When Energy Transfer Partners builds their pipelines, compressor stations, and other projects, this is what happens:
Water is polluted. ETP and their subsidiaries are responsible for a record 317 pipeline spills in the last 11 years. 
Indigenous sovereignty is violated. ETP destroys sacred sites and does not pursue consent from tribal governments to build new pipelines. 
Landowners rights are violated. ETP pursues eminent domain for private profit, forcing landowners to sign over easements.  Landowners are consistently lied to about risks, and often do not receive the compensation they are promised. 
Air is polluted. ETP’s leaky pipelines rely on compressor stations and processing plants that emit chemicals known to be harmful to humans, animals and the climate.
The climate is harmed. ETP’s pipeline projects are mostly intended to deliver oil and gas to foreign markets. The climate loses, and nobody gains except ETP. 
What We’re Doing About It
We are building a movement to #StopETP and protect our communities. Everywhere ETP shows up, we will be there to say NO.
Sometimes that means filing lawsuits and encouraging decision makers to say no to ETP’s projects. Sometimes that means exposing ETP’s history of environmental and human rights violations and educating our communities about the dangers of this company. And sometimes it means setting up camp in the pipeline’s path.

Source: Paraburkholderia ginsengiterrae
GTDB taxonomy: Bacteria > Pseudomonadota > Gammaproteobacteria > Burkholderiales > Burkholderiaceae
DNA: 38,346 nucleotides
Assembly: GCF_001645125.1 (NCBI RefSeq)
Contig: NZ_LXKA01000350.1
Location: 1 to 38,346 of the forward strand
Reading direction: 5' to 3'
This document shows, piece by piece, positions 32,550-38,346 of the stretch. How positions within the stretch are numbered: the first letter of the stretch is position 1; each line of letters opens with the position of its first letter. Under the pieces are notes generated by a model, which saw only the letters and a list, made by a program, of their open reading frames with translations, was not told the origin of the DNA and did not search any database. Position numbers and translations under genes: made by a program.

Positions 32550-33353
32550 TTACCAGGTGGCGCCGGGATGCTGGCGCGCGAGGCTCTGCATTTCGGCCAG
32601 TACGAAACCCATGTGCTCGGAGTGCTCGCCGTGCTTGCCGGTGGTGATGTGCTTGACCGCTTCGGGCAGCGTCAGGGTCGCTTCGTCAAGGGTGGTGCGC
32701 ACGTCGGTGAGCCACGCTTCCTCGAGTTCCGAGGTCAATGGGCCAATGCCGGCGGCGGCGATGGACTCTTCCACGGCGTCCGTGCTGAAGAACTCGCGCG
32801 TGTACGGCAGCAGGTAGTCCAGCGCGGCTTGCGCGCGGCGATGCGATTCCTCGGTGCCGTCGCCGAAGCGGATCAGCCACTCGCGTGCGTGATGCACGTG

Our health, our water, our air, our climate, and our democracy demand it.
Communities are organizing actions across the country to challenge all of ETP’s dangerous and destructive pipeline projects. Visit StopETP.org to host or find an action near you!
What We Want
We demand that Energy Transfer Partners’ proposed and existing operations meet the following social and environmental criteria:
Water – Cause no water pollution;
Public Health – Cause no health-harming air pollution;
Indigenous Rights – Recognize and respect Indigenous sovereignty, including the right to say “No”;
Community Rights – Respect the rights of residents and property owners to protect themselves from harm;
Climate – Meet the climate test  to ensure the world does not exceed 1.5ºC temperature rise;
Accountability – Pay and commit to clean up existing water and air pollution, and to compensate those already harmed.
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HELP Spread the Word!
- ETP pipelines wreak havoc across the nation. Join the movement to #StopETP by hosting an event in protest on Sept. 9 stopetp.org/
- Help defend indigenous rights and our water, land, air, climate from ETP pipelines. Host an event to #StopETP on 9/9! stopetp.org/
- Where ETP builds, they steal land, poison air and water, and trash the climate. Help #StopETP—host an event on 9/9! stopetp.org/
POST to Facebook:
- Wherever they build, Energy Transfer Partners steals land, poisons air and water, and trashes the climate. Enough is enough. On September 9th, join an emerging coalition of frontline communities and allies across the country in taking action to #StopETP by attending an event or hosting your own. StopETP.org
- On September 9th, an emerging coalition of frontline communities and allies are taking action across the country to #StopETP—owner of the disastrous Dakota Access Pipeline. Join us by attending an event or hosting your own to stop Energy Transfer Partners. StopETP.org
- A coalition of frontline communities and allies are taking coordinated action to force ETP to withdraw their unnecessary and damaging pipeline projects, stop violating human rights, and stop polluting the air, water, and climate. #StopETP Join us—host an event in your community on September 9th. StopETP.org